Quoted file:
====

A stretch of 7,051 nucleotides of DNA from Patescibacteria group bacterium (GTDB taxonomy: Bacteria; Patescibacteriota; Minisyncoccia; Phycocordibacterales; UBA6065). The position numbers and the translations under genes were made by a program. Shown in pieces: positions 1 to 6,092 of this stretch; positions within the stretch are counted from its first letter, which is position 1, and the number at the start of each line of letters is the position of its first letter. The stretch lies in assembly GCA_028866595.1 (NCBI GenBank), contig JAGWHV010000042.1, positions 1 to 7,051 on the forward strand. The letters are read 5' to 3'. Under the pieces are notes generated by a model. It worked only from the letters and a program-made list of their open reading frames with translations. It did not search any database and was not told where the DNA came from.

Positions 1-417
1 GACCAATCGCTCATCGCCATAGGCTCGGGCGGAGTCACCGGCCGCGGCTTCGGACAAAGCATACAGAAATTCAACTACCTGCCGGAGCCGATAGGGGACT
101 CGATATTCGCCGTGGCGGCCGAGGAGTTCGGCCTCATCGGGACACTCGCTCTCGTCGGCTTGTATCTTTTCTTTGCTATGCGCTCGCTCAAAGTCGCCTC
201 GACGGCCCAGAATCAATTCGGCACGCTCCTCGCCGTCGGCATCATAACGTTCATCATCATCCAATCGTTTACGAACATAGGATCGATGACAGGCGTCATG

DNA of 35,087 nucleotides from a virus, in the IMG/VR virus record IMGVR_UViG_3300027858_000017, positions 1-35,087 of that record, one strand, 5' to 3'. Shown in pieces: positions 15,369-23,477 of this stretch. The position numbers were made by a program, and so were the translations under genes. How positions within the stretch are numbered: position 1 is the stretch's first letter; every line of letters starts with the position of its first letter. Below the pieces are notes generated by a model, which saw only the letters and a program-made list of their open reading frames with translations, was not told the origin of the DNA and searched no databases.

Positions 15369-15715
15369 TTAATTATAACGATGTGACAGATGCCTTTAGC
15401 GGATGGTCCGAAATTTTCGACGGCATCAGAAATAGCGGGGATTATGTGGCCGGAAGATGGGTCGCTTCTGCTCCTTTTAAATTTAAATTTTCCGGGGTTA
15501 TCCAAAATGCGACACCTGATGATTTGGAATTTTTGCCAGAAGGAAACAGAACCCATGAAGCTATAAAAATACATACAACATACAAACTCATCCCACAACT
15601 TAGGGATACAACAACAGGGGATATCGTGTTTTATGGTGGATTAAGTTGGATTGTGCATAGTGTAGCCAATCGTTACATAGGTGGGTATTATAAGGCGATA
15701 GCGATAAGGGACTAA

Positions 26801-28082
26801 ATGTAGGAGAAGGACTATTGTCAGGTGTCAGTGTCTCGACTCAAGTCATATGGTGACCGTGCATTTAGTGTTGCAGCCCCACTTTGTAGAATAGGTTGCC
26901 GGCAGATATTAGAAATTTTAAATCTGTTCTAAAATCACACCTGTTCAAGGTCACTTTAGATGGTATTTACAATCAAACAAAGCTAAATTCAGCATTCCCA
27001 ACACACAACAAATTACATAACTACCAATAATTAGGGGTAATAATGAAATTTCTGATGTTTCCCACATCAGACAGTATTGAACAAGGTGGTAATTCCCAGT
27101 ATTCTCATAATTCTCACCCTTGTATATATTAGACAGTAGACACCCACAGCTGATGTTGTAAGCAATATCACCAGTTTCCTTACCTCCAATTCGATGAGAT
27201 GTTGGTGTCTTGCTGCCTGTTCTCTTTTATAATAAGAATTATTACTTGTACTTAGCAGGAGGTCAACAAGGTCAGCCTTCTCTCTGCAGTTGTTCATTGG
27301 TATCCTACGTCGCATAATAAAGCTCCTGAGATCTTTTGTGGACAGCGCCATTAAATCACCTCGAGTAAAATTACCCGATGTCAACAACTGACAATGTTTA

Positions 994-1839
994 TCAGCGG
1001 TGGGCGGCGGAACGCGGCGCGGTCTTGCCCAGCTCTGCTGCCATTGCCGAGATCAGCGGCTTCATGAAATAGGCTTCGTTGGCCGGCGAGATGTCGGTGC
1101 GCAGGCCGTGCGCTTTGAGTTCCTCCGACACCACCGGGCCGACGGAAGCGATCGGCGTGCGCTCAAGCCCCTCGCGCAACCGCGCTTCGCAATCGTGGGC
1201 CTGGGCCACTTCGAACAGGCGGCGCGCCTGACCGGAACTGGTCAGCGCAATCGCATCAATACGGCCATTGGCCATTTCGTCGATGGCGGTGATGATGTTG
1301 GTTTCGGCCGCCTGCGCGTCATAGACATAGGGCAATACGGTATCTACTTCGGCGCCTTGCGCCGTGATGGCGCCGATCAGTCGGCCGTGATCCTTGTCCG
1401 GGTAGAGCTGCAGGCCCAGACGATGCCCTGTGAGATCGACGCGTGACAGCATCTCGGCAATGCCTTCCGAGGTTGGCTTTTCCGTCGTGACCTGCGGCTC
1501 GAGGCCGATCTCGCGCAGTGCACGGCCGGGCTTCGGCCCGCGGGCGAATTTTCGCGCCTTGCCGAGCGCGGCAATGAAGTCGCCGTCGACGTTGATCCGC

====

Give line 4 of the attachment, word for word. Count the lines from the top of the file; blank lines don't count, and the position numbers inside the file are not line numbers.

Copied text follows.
101 CGATATTCGCCGTGGCGGCCGAGGAGTTCGGCCTCATCGGGACACTCGCTCTCGTCGGCTTGTATCTTTTCTTTGCTATGCGCTCGCTCAAAGTCGCCTC